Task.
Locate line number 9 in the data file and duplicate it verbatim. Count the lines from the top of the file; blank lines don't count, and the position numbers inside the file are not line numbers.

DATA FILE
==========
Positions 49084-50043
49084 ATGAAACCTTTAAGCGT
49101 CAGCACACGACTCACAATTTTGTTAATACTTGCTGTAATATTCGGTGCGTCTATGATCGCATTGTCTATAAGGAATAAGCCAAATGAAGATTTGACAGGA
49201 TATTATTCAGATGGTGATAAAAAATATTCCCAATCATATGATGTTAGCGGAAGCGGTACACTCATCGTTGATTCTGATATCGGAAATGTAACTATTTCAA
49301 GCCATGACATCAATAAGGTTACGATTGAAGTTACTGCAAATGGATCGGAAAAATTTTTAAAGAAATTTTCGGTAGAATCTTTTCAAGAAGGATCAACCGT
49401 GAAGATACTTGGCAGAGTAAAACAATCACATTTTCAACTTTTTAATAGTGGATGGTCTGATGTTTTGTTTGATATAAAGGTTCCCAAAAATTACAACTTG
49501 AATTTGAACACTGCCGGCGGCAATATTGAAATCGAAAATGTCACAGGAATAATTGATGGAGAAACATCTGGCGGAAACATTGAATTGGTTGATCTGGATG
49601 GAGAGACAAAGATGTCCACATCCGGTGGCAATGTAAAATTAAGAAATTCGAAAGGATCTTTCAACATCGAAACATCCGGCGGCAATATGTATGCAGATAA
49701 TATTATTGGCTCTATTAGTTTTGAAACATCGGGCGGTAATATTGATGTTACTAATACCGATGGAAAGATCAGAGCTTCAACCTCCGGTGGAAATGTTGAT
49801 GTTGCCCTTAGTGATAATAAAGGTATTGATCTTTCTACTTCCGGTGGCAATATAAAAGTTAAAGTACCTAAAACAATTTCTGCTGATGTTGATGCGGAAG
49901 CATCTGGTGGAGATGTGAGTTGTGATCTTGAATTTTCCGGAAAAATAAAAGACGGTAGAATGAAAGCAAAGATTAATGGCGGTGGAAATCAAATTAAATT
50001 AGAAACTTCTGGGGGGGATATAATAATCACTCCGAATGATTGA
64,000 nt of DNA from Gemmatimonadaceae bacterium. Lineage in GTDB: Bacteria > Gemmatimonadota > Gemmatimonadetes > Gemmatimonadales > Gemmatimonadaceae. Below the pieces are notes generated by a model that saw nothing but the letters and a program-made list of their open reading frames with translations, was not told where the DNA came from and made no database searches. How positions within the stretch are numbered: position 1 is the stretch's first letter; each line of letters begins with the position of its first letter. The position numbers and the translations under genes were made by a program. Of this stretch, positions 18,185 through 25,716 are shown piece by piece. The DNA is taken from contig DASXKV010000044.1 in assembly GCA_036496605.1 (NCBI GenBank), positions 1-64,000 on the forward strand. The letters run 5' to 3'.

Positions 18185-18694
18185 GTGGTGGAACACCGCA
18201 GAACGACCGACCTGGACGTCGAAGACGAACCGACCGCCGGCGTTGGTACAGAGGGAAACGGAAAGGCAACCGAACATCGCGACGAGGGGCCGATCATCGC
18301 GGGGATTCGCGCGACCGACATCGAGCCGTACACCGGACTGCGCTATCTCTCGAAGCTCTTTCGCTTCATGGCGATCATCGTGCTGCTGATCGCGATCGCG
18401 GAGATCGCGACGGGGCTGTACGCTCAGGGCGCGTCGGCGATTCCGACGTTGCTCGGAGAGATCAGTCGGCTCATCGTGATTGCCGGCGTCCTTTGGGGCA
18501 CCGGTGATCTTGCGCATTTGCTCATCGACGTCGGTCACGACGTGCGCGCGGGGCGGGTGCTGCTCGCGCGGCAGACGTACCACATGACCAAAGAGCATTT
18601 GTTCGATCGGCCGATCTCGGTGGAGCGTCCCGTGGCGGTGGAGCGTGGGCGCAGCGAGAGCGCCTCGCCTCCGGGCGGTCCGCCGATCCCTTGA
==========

49701 TATTATTGGCTCTATTAGTTTTGAAACATCGGGCGGTAATATTGATGTTACTAATACCGATGGAAAGATCAGAGCTTCAACCTCCGGTGGAAATGTTGAT